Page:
Park also pointed out “lookism” as one of the serious social problems in Korea today. Lookism is prejudice or discrimination based on physical appearance, represented by a slim figure, a small face, a v-shaped jaw, flawless skin and larger eyes. It is basically due to media influence and how it portrays K-Pop stars and actors. She said that “the prettier, the more successful” is a social norm in Korea. “This is a challenge because it increases plastic surgery and causes unrealistic beauty standards. It will end up with a lack of diversity in this society,” said Park. However, she hopes for a positive change in this norm as the MZ generation “claims diversity and unique identity of individuals.”

To change the serious mood of the talk, Park talked about what to do and not to do in Korea. It was noticeable that this part of her presentation gained a lot of interest among the audience. “Do not smile at strangers,” said Park. She said that people in South Korea, especially in big cities like Seoul, might be very busy passing by. She added, “They might think you are weird or consider that you have a certain purpose if you smile at strangers.”

Park also described what the seats are like in Korea’s public transportation. She warned not to sit randomly when using public transportation. We have designated seats for the elderly, handicapped and pregnant women. You should be careful not to accidentally sit on others’ seats,” said Park.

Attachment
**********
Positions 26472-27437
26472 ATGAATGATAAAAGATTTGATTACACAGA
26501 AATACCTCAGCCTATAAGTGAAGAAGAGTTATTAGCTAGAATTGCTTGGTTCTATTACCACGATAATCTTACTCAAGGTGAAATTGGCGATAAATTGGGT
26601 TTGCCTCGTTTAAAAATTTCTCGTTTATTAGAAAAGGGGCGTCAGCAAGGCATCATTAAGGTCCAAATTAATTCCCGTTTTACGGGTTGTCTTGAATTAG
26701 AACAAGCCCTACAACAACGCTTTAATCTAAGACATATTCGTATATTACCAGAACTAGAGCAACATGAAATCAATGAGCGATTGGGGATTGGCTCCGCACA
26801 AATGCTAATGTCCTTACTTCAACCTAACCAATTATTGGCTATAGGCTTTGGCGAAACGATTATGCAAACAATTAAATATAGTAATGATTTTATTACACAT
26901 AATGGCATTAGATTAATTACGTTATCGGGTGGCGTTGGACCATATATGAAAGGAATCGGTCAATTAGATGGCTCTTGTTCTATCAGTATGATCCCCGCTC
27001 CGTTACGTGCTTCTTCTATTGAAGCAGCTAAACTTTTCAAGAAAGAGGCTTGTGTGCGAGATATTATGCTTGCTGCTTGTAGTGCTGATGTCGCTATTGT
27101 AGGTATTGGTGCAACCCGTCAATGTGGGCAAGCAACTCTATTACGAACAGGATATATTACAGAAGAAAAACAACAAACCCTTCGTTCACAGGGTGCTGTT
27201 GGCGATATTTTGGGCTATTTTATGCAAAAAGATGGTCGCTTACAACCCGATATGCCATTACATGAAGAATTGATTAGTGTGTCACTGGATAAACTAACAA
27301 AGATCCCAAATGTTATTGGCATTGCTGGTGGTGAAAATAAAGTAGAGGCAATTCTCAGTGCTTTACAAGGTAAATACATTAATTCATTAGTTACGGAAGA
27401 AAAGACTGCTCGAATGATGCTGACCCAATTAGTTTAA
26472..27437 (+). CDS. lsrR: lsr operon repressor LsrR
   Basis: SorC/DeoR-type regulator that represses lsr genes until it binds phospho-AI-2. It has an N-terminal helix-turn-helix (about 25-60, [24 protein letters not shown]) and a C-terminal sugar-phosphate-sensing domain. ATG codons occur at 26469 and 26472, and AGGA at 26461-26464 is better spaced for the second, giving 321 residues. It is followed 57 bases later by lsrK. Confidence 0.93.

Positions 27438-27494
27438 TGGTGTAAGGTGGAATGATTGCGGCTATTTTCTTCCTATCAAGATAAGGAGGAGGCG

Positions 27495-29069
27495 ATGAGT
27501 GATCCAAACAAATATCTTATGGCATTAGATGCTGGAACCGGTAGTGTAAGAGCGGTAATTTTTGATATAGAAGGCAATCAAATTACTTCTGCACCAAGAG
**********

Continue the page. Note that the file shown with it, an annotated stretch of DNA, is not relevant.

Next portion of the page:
Photo by Yujin Kim

At the end of the presentation, she added her own desire for her country. “I personally want to see more diversity in Korea. Korea is a mono-ethnic country. Since there are lots of foreigners coming and more multicultural families are being created, I would like to see people accept and acknowledge the difference,” said Park.

Sheila Schulte, the Associate Vice President of International Programs at UNG, said, “I think she did a great job. It was both light and interesting, but also dealt with deeper social issues. Knowing both is very important for us. I also think it is great to have people come together and have a chance to discuss other cultures.”

Alex Hughes, a dual enrollment student at UNG, said, “Knowing about the do’s and don’ts was very interesting. I smile at people every day, so that will be very difficult when I go to Korea.”

Jenna Thomas, an East Asian studies major at UNG, said, “The different seats on public transportation were really cool. Subways in New York don’t have that. If you are old or pregnant, you just have to stand up and hope somebody is nice.” She also added that it was interesting to see the tradition within modern cities and how Koreans try to “keep and preserve the culture.”

After the talk, Park said, “I happily accepted the offer to give this presentation today because I am here to be a cultural ambassador as a Fulbright foreign language teaching assistant. I knew I had to do it. Overall, I am really happy to show what South Korea is like to American students here. I just want to say that we are so much more than BTS, and you should visit Korea to see more. Hopefully, I encouraged them to think that they want to visit Korea once in a lifetime.”

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UNG Diversity Talk: South Korea Isn’t Just BTS